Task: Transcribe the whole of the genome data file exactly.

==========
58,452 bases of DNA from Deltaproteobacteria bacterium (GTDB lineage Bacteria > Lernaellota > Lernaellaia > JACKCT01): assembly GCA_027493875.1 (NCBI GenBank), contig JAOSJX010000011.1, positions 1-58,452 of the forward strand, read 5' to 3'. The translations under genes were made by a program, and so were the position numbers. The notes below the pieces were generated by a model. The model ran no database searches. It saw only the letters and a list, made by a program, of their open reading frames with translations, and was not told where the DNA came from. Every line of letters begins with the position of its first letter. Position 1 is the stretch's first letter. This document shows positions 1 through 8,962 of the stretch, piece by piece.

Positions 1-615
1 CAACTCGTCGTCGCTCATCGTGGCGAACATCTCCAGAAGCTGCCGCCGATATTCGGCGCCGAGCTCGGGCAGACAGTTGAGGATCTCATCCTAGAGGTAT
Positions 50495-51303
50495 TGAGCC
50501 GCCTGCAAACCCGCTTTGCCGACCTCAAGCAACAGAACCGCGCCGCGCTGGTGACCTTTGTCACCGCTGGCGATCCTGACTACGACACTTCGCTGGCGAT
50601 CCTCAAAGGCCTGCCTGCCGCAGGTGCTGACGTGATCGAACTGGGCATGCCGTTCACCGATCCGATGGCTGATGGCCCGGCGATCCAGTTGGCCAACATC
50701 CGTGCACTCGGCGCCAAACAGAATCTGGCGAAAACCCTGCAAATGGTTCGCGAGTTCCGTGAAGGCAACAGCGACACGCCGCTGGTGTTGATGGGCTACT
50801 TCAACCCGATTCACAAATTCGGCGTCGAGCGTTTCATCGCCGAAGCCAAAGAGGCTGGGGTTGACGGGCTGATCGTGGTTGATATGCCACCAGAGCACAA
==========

58,452 bases of DNA from Deltaproteobacteria bacterium (GTDB lineage Bacteria > Lernaellota > Lernaellaia > JACKCT01): assembly GCA_027493875.1 (NCBI GenBank), contig JAOSJX010000011.1, positions 1-58,452 of the forward strand, read 5' to 3'. The translations under genes were made by a program, and so were the position numbers. The notes below the pieces were generated by a model. The model ran no database searches. It saw only the letters and a list, made by a program, of their open reading frames with translations, and was not told where the DNA came from. Every line of letters begins with the position of its first letter. Position 1 is the stretch's first letter. This document shows positions 1 through 8,962 of the stretch, piece by piece.

Positions 1-615
1 CAACTCGTCGTCGCTCATCGTGGCGAACATCTCCAGAAGCTGCCGCCGATATTCGGCGCCGAGCTCGGGCAGACAGTTGAGGATCTCATCCTAGAGGTAT
Positions 50495-51303
50495 TGAGCC
50501 GCCTGCAAACCCGCTTTGCCGACCTCAAGCAACAGAACCGCGCCGCGCTGGTGACCTTTGTCACCGCTGGCGATCCTGACTACGACACTTCGCTGGCGAT
50601 CCTCAAAGGCCTGCCTGCCGCAGGTGCTGACGTGATCGAACTGGGCATGCCGTTCACCGATCCGATGGCTGATGGCCCGGCGATCCAGTTGGCCAACATC
50701 CGTGCACTCGGCGCCAAACAGAATCTGGCGAAAACCCTGCAAATGGTTCGCGAGTTCCGTGAAGGCAACAGCGACACGCCGCTGGTGTTGATGGGCTACT
50801 TCAACCCGATTCACAAATTCGGCGTCGAGCGTTTCATCGCCGAAGCCAAAGAGGCTGGGGTTGACGGGCTGATCGTGGTTGATATGCCACCAGAGCACAA